Kill Your Idols

A New Generation of Rock Writers Reconsiders the Classics



Foreword: Canon? We Don’t Need No Steenkin’ Canon!

By Jim DeRogatis


Twenty-five years ago, Greil Marcus, the self-appointed Dean of the Rock-Critic Academy (West Coast), signed off on the editor’s note that opened the first edition of Stranded: Rock and Roll for a Desert Island, originally published by Alfred A. Knopf. That anthology rounded up twenty members of the pioneering first generation of rock critics—the folks having all of that fun in Almost Famous—and each weighed in with an essay praising the one album they’d choose for company if marooned on a desert island.

Despite that unforgivably goofy premise, many of these essays—Nick Tosches on the career of the Rolling Stones, Lester Bangs on Van Morrison’s Astral Weeks, Ellen Willis on The Velvet Underground, Dave Marsh on Onan’s Greatest Hits (an invented compilation of great rock songs about masturbation)—remain essential reading for anyone interested in good writing about great rock ’n’ roll. Some of the others are equally unforgettable, but for different reasons; these include such classics as John Rockwell championing Linda Ronstadt’s Living in the U.S.A. and Grace Lichtenstein cheering for the Eagles’ Desperado.

Stranded was reprinted by the fine folks at Da Capo Press in 1996, and in the introduction to that edition, Robert Christgau, the self-appointed Dean of the Rock-Critic Academy (East Coast), expressed his hope that a new generation of rock writers—the one that came of age in the late ’80s and early ’90s, and which has now largely replaced the pioneers of the ’60s and ’70s in the paying gigs—will produce a Stranded of its own.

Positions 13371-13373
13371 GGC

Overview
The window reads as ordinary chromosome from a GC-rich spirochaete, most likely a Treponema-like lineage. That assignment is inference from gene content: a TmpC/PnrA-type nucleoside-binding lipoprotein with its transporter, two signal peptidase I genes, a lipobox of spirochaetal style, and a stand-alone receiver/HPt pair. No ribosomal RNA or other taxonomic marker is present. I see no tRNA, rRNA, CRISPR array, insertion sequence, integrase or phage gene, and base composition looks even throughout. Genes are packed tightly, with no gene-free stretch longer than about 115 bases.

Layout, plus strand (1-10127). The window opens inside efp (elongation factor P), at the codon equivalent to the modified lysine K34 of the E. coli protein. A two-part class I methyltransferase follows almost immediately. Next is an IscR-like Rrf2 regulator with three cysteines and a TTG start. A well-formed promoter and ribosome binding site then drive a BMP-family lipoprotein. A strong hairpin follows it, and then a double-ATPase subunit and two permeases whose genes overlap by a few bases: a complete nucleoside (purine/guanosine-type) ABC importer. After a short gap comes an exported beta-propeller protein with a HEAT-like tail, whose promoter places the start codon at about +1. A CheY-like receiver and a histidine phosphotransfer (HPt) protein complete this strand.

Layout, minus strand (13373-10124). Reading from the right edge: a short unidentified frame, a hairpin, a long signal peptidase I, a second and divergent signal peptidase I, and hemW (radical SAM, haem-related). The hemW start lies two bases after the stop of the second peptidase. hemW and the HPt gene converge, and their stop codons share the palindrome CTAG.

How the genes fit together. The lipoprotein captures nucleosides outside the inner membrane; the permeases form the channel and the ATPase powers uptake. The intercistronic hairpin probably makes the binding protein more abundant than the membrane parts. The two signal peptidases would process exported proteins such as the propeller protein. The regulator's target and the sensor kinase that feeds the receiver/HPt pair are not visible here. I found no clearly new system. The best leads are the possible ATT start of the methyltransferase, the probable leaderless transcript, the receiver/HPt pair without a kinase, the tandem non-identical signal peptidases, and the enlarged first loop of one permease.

This is not that book.

In the words of the Velvet Underground’s “Sweet Jane,” these are different times, and the central notion of Stranded seems cornier than ever in an era when a peculiarly narrow vision of rock history is enshrined and hermetically sealed in a pyramid-shaped Hall of Fame on the banks of Lake Erie, following an annual five-hundred-dollars-a-plate, tuxedo-clad induction ceremony at New York’s Waldorf-Astoria. The time is indeed ripe for an anthology that displays the aesthetics and voices of some of the best new music writers, but this is a group that is more diverse, cynical, sarcastic, curious, and irreverent than the one that preceded it, and any anthology of its work should capture its contentious alternative spirit, as well as its contrarian vision of rock history.

Welcome to Kill Your Idols: A New Generation of Rock Writers Reconsiders the Classics, a collection of thirty-four essays in which each writer addresses an allegedly “great” album that he or she despises. If we want to be high-minded about it, we can call it a spirited assault on a pantheon that has been foisted upon us, or a defiant rejection of the hegemonic view of rock history espoused by the critics who preceded us. If we want to use the vernacular, let’s just say it’s a loud, angry, but hopefully amusing “Fuck you.”